3.5 Mkm^2 approximate extrapolation of the downward trend, nudged upwards due to the slow start. @Chris Biscan: please just let people post their guesses. the last thing this thread needs is off-topic debate
... and apart from the reduced drag, 'blowing' bubbles in the eyes of the pursuing leopard seal won't hurt either :) every little helps
Toggle Commented Jun 14, 2013 on Yamal to the rescue at Arctic Sea Ice
should have googled it first: [http://carinbondar.com/2011/06/biology-meet-physics-torpedo-like-emperor-penguins-can-show-us-a-thing-or-two-about-air-lubrication/] has more
Toggle Commented Jun 14, 2013 on Yamal to the rescue at Arctic Sea Ice
Fufufunknknk, no idea, but that's no good reason not to speculate recklessly - I don't believe it's been photoshopped, could be air compressed and trapped between the feathers by water column pressure expanding and escaping as the bird rapidly surfaces?
Toggle Commented Jun 14, 2013 on Yamal to the rescue at Arctic Sea Ice
right now there is a virtually perfect correlation between estimated extent and bin popularity (the higher the estimate, the more people like it) - watt is up with that, indeed
Peter Ellis just made the point that Hudson and Ohkotsk are also behind schedule compared to recent years, and they will make no difference to the final area/extent. We're approaching the cliff alright, the only question is how steep and high it will be
Toggle Commented Jun 4, 2013 on New map on the block at Arctic Sea Ice
Yes, several people have commented on the possibility that colder than normal temperatures might partly explain the apparently slow melt. It's not that simple, tho - divergence is very obviously also happening
Toggle Commented Jun 4, 2013 on New map on the block at Arctic Sea Ice
"I revise mine to 5.5 million + ( extent) and 3.9 million + (area)" ... ... ... an unusually large amount of the ice area is thin FYI. it will melt.
Toggle Commented May 29, 2013 on ASI 2013 update 1: a slow start at Arctic Sea Ice
the slow melt so far is no surprise given the DMI 80N temp chart - this May has been quite a bit colder than other recent years (http://ocean.dmi.dk/arctic/meant80n.uk.php). weather is weather. well, and the less said about earlier predictions of a complete melt-out this summer the better - you know who you are
Toggle Commented May 28, 2013 on ASI 2013 update 1: a slow start at Arctic Sea Ice
and welcome back A-team, you have been missed. nice to see you're not hoping to play the good guy in this years instalment of the franchise, as well :o)
Toggle Commented May 17, 2013 on Party like it's 1989 at Arctic Sea Ice
yes I was going to mention that the other day. the comments section is a great read now :)
Toggle Commented May 17, 2013 on Party like it's 1989 at Arctic Sea Ice
I don't think it's really true that deniers can get their message out in a headline, while realists have to produce a thesis - what is true is that deniers are much better at 'framing' and spinning, and are not afraid of telling barefaced lies. For example, you could rebut Solomon's article with a simple 'I see you've conveniently forgotten that last September saw the lowest amount* of Arctic sea ice ever recorded. Oh, and that the six biggest summer melts have all occurred in the last six years ... you do know the difference between summer and winter, right?' Well, and I'm not sure how effective his little piece of nonsense was, either. Unless you've already decided climate change isn't happening, you very likely know from news reports that the Arctic is melting. We know that environmentalists who start to cry wolf will soon lose their audience; if anyone read Solomon's article and wondered what the heck was going on, I assume they'll figure it out when they see the news report of this summer's record melt (assuming it does actually get reported, of course ...) *DON'T use words like 'extent' or 'volume'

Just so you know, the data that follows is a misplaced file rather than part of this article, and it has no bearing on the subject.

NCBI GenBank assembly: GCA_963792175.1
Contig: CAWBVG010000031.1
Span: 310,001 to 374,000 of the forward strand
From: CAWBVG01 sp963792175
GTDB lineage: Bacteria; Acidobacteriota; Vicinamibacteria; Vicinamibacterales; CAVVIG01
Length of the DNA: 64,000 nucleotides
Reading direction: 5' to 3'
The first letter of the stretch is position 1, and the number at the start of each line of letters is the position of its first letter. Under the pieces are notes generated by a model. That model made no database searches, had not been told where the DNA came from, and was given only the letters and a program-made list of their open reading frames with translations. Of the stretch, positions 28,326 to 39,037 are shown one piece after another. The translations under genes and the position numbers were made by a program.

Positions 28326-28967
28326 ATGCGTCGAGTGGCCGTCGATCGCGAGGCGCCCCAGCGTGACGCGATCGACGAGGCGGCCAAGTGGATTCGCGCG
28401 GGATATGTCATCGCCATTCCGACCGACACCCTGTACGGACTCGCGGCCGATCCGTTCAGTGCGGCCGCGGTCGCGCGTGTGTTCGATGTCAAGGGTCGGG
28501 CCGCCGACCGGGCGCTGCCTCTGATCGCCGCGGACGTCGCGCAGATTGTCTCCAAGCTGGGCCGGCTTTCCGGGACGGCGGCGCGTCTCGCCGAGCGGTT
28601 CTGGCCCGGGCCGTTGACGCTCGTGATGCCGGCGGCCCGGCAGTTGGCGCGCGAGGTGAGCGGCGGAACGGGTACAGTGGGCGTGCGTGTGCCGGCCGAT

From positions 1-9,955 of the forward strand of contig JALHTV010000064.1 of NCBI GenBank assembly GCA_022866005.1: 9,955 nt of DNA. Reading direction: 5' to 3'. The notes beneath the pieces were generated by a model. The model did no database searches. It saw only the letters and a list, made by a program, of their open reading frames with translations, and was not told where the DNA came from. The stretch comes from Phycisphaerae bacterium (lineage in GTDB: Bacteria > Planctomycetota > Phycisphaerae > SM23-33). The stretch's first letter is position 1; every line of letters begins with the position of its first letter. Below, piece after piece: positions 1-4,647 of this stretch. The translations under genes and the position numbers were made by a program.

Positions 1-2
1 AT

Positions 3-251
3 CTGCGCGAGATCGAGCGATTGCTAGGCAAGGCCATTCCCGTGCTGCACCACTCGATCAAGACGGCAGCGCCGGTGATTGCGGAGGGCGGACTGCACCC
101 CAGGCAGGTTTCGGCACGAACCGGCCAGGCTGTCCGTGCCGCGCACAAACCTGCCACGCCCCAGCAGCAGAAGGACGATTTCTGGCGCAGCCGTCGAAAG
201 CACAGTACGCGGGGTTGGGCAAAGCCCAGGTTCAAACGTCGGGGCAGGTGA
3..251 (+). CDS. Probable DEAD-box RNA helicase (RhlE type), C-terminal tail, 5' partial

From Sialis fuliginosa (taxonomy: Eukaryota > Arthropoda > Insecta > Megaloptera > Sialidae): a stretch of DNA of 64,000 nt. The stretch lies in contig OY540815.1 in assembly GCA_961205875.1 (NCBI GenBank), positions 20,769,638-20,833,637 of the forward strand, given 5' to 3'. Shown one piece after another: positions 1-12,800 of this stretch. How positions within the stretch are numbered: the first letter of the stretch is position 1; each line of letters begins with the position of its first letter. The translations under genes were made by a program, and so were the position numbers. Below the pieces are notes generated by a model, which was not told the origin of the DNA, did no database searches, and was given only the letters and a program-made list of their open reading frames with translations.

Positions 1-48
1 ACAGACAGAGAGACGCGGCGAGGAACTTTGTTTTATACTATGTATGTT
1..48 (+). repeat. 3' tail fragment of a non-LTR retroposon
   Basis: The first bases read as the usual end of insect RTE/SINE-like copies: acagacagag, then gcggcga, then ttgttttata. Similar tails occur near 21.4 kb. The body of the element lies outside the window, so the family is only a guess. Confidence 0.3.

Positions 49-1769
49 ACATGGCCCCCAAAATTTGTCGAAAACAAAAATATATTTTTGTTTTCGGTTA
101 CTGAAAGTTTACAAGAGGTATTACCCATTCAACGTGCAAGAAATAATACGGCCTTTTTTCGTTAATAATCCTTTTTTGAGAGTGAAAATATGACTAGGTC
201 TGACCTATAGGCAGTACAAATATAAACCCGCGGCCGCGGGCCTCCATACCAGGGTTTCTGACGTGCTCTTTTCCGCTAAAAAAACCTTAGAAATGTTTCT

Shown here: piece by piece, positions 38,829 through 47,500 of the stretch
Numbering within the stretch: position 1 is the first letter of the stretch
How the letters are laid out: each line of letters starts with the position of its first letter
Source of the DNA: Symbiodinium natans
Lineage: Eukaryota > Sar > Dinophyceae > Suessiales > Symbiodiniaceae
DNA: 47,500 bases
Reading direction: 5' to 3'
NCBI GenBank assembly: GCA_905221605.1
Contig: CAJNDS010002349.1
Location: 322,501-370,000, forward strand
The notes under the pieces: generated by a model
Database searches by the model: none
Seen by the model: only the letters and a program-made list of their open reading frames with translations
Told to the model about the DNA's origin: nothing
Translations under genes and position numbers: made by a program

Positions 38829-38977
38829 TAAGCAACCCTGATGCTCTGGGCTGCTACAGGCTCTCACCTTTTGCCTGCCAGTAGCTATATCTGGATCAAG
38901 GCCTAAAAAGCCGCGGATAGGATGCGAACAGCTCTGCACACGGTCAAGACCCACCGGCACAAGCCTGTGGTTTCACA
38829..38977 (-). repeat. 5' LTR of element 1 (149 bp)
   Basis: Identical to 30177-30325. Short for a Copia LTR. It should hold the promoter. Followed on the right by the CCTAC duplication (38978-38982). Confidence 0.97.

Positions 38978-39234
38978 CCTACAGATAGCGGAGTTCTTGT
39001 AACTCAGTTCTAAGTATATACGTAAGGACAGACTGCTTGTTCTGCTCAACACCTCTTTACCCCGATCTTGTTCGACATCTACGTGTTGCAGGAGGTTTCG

Toggle Commented May 16, 2013 on Party like it's 1989 at Arctic Sea Ice
I mean, it's a great article, but I'm not happy with the phrase 'how cleverly the misdirection is perpetrated'. 'how wilfully perverse and far beyond shame you would have to be to put your name to such complete and utter tripe', might have been closer to the mark. don't tell these people they're clever. they're not clever. well, and, possibly a bit too long for mr solomons target audience to read through to the end, as well, assuming any of them actually are genuinely misinformed
Toggle Commented May 13, 2013 on Party like it's 1989 at Arctic Sea Ice
Paul, ship numbers won't jump from 60 to 1000s within a year or two. and even if they did, you know how big the Arctic Ocean is. the mixing due to shipping, compared to the mixing due to wind/wave etc action, will be somewhere between negligible and nonexistent
3.0 Mkm^2 WAG. there's no model which can predict this with half-decent accuracy, and that's before we get to the influence of random weather effects (tho at least we're guessing monthly extent rather than daily, when we might as well be playing pin the tail on the donkey). if the volume decline continues then it will be reflected in extent, but how that will work out exactly is anyone's guess